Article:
This week on HST

HST Programs: October 24, 2011 - October 30, 2011

Program Number Principal Investigator Program Title
12038 James C. Green, University of Colorado at Boulder COS-GTO: COOL, WARM AND HOT GAS IN THE COSMIC WEB AND IN GALAXY HALOS Part 2
12041 James C. Green, University of Colorado at Boulder COS-GTO: Io Atmosphere/STIS
12067 Marc Postman, Space Telescope Science Institute Through a Lens, Darkly - New Constraints on the Fundamental Components of the Cosmos
12101 Marc Postman, Space Telescope Science Institute Through a Lens, Darkly - New Constraints on the Fundamental Components of the Cosmos
12103 Marc Postman, Space Telescope Science Institute Through a Lens, Darkly - New Constraints on the Fundamental Components of the Cosmos
12170 Avishay Gal-Yam, Weizmann Institute of Science A direct UV search for the progenitor of the nearby type Ib SN 2007fo
12177 Pieter van Dokkum, Yale University 3D-HST: A Spectroscopic Galaxy Evolution Treasury
12190 Anton M. Koekemoer, Space Telescope Science Institute WFC3/IR Spectroscopy of the Highest Redshift Black Hole Candidates
12248 Jason Tumlinson, Space Telescope Science Institute How Dwarf Galaxies Got That Way: Mapping Multiphase Gaseous Halos and Galactic Winds Below L*
12278 Thomas R. Ayres, University of Colorado at Boulder Advanced Spectral Library Project: Cool Stars
12286 Hao-Jing Yan, University of Missouri - Columbia Hubble Infrared Pure Parallel Imaging Extragalactic Survey {HIPPIES}
12301 Sarah Gallagher, The University of Western Ontario Precision Age-Dating of Star Clusters in Stephan's Quintet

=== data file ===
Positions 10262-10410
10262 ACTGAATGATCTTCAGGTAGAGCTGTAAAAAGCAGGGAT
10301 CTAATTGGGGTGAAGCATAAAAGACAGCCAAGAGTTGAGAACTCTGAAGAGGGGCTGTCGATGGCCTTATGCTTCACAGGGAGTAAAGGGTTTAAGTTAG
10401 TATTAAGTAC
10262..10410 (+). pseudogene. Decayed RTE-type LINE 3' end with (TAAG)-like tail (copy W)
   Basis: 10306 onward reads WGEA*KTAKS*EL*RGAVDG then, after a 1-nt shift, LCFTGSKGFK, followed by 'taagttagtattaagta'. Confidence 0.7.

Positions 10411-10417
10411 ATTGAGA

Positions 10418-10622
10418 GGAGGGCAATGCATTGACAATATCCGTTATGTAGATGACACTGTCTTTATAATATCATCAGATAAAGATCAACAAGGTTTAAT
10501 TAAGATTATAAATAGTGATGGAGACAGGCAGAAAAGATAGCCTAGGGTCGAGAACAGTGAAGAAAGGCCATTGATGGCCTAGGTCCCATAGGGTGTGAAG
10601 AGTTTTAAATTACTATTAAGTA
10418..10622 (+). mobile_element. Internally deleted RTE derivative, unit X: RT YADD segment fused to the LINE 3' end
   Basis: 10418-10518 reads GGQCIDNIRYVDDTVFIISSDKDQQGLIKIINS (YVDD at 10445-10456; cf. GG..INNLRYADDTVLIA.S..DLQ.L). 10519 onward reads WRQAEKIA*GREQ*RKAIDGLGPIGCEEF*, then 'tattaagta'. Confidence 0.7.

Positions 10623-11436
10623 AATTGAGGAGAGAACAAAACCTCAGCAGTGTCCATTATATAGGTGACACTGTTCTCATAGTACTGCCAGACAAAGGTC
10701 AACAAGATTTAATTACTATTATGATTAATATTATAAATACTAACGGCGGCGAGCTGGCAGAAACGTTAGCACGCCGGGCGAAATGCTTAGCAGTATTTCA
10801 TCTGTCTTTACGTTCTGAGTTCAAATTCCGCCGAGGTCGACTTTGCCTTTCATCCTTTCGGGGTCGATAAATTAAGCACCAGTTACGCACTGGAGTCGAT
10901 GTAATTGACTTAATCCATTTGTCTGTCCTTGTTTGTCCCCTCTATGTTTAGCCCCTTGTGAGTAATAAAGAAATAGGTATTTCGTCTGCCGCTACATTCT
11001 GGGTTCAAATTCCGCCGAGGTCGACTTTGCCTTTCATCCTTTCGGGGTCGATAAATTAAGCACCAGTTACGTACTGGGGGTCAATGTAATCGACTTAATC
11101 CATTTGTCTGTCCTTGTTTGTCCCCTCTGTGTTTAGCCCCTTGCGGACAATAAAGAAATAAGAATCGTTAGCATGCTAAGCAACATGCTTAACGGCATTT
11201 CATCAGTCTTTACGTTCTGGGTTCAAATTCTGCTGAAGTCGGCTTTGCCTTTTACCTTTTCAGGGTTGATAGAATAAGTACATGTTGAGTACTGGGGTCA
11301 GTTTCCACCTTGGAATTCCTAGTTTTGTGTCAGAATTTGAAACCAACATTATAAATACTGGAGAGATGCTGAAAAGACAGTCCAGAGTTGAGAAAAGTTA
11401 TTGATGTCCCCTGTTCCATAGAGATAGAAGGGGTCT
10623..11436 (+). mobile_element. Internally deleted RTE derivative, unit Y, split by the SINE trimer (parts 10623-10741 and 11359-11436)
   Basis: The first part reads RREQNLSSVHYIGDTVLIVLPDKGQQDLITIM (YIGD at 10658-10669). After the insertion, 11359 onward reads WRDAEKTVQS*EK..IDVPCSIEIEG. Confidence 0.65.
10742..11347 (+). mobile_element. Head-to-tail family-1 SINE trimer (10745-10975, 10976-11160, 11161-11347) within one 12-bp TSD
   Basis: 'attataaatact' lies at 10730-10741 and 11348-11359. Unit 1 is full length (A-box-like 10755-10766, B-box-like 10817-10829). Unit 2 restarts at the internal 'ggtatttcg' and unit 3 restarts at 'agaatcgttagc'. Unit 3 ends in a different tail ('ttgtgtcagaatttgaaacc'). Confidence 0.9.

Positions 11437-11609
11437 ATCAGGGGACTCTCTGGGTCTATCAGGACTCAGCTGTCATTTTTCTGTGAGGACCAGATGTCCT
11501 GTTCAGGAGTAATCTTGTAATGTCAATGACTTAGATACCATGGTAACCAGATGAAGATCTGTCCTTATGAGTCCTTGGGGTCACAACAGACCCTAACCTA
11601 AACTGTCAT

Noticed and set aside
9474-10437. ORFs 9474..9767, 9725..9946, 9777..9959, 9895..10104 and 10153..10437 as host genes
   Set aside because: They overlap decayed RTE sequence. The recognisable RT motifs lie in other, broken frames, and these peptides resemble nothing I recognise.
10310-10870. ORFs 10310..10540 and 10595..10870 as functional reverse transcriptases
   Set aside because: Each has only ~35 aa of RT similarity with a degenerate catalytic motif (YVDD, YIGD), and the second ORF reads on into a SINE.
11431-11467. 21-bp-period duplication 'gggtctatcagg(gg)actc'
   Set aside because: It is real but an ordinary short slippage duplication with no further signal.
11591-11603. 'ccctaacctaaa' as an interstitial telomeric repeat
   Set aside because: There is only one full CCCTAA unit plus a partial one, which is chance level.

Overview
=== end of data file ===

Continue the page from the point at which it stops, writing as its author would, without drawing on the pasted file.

12320 Brian Chaboyer, Dartmouth College The Ages of Globular Clusters and the Population II Distance Scale
12322 Kailash C. Sahu, Space Telescope Science Institute Detecting Isolated Black Holes through Astrometric Microlensing
12474 Boris T. Gaensicke, The University of Warwick The frequency and chemical composition of rocky planetary debris around young white dwarfs
12486 David V. Bowen, Princeton University QSO Absorption Line Systems from Dwarf Galaxies
12488 Mattia Negrello, Open University SNAPshot observations of gravitational lens systems discovered via wide-field Herschel imaging
12499 Daniel J. Lennon, Space Telescope Science Institute - ESA Proper Motions of Massive Stars in 30 Doradus
12500 Sugata Kaviraj, Imperial College of Science Technology and Medicine High-resolution UV studies of SAURON galaxies with WFC3: constraining recent star formation and its drivers in local early-type galaxies
12502 Andrew S. Fruchter, Space Telescope Science Institute From the Locations to the Origins of Short Gamma-Ray Bursts
12515 Dougal Mackey, Australian National University Probing the outer limits of a galactic halo - deep imaging of exceptionally remote globular clusters in M31
12521 Xin Liu, Harvard University The Frequency and Demographics of Dual Active Galactic Nuclei
12533 Crystal Martin, University of California - Santa Barbara Escape of Lyman-Alpha Photons from Dusty Starbursts
12547 Michael Cooper, University of California - Irvine Measuring the Star-Formation Efficiency of Galaxies at z > 1 with Sizes and SFRs from HST Grism Spectroscopy
12557 Kayhan Gultekin, University of Michigan Low-Mass Black Holes and CIV in Low-Luminosity AGN
12565 Ruth Peterson, SETI Institute Primordial Carbon Abundances in Extremely Metal-Poor Stars
12568 Matthew A. Malkan, University of California - Los Angeles WFC3 Infrared Spectroscopic Parallel Survey WISP: A Survey of Star Formation Across Cosmic Time
12569 Sylvain Veilleux, University of Maryland Ionized and Neutral Outflows in the QUEST QSOs